As most Beatles fans will know, ‘Tomorrow Never Knows’ is a bit of a marvel in the band’s catalogue for a number of reasons. George Martin’s use of tape loops, sampling, Eastern drones, Leslie speaker and multi-tracked vocals proved to be pioneering several times over, but it’s Ringo’s drums that take the cake for this track. Starr’s pounding ostinato and Martin’s clever use of reversed cymbals make this groove one for the ages, and arguably even laid the foundations for the ubiquitous Madchester beats of the ‘80s and ‘90s.
‘Ticket To Ride’ – Help! (1965)
One of the biggest running jokes among Beatles fans is that Ringo’s drumming is like falling down the stairs: he’s remarkably sloppy, yet somehow never fails to keep time and rarely ever misses a fill. If there’s any track that displays just how great Starr’s sloppiness can be, it’s ‘Ticket To Ride’, where his wildly swung drums help to add yet another hook to what’s already such a melodically potent tune.
Here, Ringo takes a relatively straightforward groove and adds in more swing than Mitchell Starc bowling down the line from the Members End at a Boxing Day test match, making one of the wonkiest grooves the Starr Man ever tracked to tape. Hell, if this beat were programmed into an MPC with a head-snapping kick and snare, it’d even sound like something J Dilla would’ve cooked up. In all seriousness, however, it’s these kinds of wonky beats that helped to establish bit of a cult following for Ringo’s style, and there’s a lot of finesse needed to make sure it works well.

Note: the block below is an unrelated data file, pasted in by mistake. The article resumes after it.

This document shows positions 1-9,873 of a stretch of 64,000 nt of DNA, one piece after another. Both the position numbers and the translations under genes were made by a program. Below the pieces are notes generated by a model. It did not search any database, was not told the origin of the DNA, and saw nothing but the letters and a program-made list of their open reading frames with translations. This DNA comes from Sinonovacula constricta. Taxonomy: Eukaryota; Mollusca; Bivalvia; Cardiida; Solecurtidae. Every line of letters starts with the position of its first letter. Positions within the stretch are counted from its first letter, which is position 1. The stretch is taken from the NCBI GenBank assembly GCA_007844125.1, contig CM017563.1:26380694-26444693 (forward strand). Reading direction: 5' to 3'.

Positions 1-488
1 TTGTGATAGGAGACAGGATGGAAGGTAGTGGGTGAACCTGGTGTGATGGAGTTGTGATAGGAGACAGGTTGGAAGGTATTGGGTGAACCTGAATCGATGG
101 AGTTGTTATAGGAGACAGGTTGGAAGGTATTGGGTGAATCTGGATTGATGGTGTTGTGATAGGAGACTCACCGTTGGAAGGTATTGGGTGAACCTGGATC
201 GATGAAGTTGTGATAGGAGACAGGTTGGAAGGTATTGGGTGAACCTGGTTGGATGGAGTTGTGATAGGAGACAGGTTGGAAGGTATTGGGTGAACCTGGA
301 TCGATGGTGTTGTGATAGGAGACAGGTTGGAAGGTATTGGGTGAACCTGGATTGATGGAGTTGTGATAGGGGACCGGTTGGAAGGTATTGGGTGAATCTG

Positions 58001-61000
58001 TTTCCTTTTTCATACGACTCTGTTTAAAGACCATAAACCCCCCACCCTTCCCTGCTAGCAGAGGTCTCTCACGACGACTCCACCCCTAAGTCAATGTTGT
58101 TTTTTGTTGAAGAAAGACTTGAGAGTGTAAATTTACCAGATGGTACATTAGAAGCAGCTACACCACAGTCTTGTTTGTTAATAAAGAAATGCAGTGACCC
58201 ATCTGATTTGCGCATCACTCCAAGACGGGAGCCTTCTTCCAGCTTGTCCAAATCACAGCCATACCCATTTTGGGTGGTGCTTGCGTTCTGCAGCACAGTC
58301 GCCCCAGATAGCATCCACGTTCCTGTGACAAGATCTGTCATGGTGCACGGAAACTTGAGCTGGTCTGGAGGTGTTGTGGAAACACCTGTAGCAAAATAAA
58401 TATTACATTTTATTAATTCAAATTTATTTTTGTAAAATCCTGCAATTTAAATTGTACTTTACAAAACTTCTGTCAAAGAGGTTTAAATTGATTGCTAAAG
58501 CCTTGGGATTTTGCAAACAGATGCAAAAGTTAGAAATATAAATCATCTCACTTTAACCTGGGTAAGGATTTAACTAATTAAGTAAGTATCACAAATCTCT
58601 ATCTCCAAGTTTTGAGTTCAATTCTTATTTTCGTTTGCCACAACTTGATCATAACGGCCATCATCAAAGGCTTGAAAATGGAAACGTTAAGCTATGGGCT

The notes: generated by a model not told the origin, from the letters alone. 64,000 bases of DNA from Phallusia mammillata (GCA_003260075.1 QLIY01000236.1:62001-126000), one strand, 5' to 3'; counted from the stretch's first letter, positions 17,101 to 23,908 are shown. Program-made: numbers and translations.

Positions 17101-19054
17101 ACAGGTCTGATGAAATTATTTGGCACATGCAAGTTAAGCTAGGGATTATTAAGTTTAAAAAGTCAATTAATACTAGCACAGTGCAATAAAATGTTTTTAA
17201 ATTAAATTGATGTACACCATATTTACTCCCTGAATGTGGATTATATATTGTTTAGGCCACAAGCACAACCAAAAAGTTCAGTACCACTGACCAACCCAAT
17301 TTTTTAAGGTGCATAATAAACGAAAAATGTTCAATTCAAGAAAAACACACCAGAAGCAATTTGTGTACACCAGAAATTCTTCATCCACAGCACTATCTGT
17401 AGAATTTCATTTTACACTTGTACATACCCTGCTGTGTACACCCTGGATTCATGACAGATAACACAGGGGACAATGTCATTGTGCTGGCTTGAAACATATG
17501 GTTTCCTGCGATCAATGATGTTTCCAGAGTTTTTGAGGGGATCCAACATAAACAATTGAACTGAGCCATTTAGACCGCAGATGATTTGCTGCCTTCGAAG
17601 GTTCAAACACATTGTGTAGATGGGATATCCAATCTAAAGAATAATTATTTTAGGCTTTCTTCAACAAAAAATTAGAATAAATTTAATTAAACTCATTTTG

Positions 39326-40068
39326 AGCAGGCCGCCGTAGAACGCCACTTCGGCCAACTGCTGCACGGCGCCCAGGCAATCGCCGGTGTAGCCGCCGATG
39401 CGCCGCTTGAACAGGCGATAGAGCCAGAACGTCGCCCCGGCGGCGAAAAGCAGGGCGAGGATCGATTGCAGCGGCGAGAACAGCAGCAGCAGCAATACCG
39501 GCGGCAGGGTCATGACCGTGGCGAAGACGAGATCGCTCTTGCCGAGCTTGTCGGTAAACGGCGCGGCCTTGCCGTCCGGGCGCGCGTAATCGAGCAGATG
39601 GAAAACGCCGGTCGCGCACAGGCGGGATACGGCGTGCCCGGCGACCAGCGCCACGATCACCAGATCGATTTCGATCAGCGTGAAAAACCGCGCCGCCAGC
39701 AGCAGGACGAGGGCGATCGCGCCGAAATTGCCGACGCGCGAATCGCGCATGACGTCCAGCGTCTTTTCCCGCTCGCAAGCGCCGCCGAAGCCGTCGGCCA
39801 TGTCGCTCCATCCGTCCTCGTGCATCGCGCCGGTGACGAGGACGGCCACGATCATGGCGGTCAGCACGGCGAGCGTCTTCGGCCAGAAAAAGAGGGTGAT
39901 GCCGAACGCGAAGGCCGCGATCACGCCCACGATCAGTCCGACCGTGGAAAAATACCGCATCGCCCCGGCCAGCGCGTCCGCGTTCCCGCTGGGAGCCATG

‘I Feel Fine’ – I Feel Fine (1964)
Let’s not beat around the bush: this drumbeat is a straight rip off of the beat heard on Ray Charles’ ‘What’d I Say?’. Regardless, it holds up as being one of Ringo’s slickest drum performances ever put to tape: the way he approaches the ride cymbal is something every budding jazz drummer should study, and his snare rudiments to accent the beat are simply sublime. It’s an uncharacteristically jazzy and complex beat for a drummer who’s best known for being quite rudimentary, which brings up an interesting point: is it even Ringo?
As the legendary Bernard Purdie once claimed, The Beatles used to employ the use of session drummers to play over Ringo’s sloppy grooves, infamously stating in 2004 that “There are four drummers on the Beatles records. Ringo’s not one of them.” We’re not going to add anything else to this debate, but it’s definitely an interesting conspiracy theory, and we’re certainly not going to say anything to contradict the legend that is Bernard Purdie.
‘A Day In The Life’ – Sgt. Pepper’s Lonely Hearts Club Band (1967)